How often do we put aside suspicions and inklings only to talk our way out of them as we don’t really want to believe the truth?

Tuesday this week I heard the truth. The truth hurt more than I can imagine. If it hasn’t been enough to deal with the grief of a 27 year marriage breakdown this news took me into a place of anger and betrayal. They say anger is normal in these types of situations and I believe that. No matter how normal it may be to feel such anger it is not pleasant.  It is consuming for a little while. In my case it has been two full days and nights. I can feel it slowing moving away which is a welcome feeling. It more likely will return here and there such as the feelings of sadness over all the lost hopes and dreams two young people once held.

This could have been one of those moments in which I might have made my way into the bedroom, drawn the curtains and stayed in bed under my blankets for a week. I didn’t do that!!! As tempting as it was I decided to get up the next morning for the sake of my son to get him to school.

When I stop for a moment and look back to the past four months I’m amazed how this person (me) has even gotten this far? Had these events taken place as close as two years ago I’m not all that sure I would have handled it. Through the years I have grown and developed my own sense of value. As a young person I didn’t own it. As I have mentioned in many of my earlier blogs I struggled with low self-esteem and self-hatred. There was nothing that I liked about myself.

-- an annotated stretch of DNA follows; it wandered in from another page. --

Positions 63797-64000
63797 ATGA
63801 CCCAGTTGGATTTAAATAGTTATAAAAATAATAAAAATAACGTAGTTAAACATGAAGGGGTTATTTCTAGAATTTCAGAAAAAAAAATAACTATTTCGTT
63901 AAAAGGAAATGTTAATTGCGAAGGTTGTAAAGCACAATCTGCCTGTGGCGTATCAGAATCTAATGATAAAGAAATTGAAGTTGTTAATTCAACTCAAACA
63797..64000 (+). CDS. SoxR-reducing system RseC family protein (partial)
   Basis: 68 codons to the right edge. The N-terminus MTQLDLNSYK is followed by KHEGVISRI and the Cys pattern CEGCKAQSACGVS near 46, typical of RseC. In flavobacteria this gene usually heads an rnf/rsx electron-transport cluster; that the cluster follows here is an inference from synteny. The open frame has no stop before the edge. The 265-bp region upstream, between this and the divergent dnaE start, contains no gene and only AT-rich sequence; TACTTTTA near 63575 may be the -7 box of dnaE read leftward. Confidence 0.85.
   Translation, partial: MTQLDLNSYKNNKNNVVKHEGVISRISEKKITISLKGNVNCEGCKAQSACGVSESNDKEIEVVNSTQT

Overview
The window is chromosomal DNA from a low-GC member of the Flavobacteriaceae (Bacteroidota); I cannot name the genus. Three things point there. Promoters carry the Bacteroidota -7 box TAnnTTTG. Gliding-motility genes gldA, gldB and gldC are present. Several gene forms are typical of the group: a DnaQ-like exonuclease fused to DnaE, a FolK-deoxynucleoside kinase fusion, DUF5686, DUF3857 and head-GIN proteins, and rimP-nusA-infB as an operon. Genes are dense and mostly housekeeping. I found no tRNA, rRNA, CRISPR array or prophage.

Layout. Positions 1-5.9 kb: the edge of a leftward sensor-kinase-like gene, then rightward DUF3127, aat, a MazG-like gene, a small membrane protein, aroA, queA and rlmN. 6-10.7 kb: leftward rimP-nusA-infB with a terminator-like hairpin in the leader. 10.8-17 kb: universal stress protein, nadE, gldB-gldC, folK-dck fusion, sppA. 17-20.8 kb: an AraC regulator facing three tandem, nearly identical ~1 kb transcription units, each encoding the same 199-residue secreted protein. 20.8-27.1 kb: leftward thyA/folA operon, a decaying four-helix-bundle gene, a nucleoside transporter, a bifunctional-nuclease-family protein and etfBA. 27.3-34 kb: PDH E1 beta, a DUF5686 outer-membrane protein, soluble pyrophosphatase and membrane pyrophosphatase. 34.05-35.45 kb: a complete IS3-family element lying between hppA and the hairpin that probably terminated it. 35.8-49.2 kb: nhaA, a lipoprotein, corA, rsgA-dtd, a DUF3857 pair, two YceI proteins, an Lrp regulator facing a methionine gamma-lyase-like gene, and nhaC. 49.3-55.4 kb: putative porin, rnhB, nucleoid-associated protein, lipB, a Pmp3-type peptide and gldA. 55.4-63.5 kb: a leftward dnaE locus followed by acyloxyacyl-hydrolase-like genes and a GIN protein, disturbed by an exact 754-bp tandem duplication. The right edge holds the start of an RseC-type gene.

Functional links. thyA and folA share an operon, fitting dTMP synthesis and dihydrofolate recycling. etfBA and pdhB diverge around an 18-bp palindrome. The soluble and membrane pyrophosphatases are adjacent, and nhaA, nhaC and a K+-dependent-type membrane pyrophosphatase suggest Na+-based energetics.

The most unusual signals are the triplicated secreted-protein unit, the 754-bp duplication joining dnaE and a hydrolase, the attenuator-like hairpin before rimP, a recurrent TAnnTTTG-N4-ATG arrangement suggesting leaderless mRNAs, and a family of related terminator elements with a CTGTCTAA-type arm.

Having had such issues drove me into the arms of another broken person. Despite the fact that the marriage is well and truly over I can take courage of the changes that have happened deep inside of me. The shy young girl who hated herself grew up and let go of the hurts that kept her stuck in a prison. These issues got me into hurtful situations. I had no confidence to speak my own mind. It was as though someone had sealed my mouth shut. To speak my mind created anxiety and fear. Fear of rejection.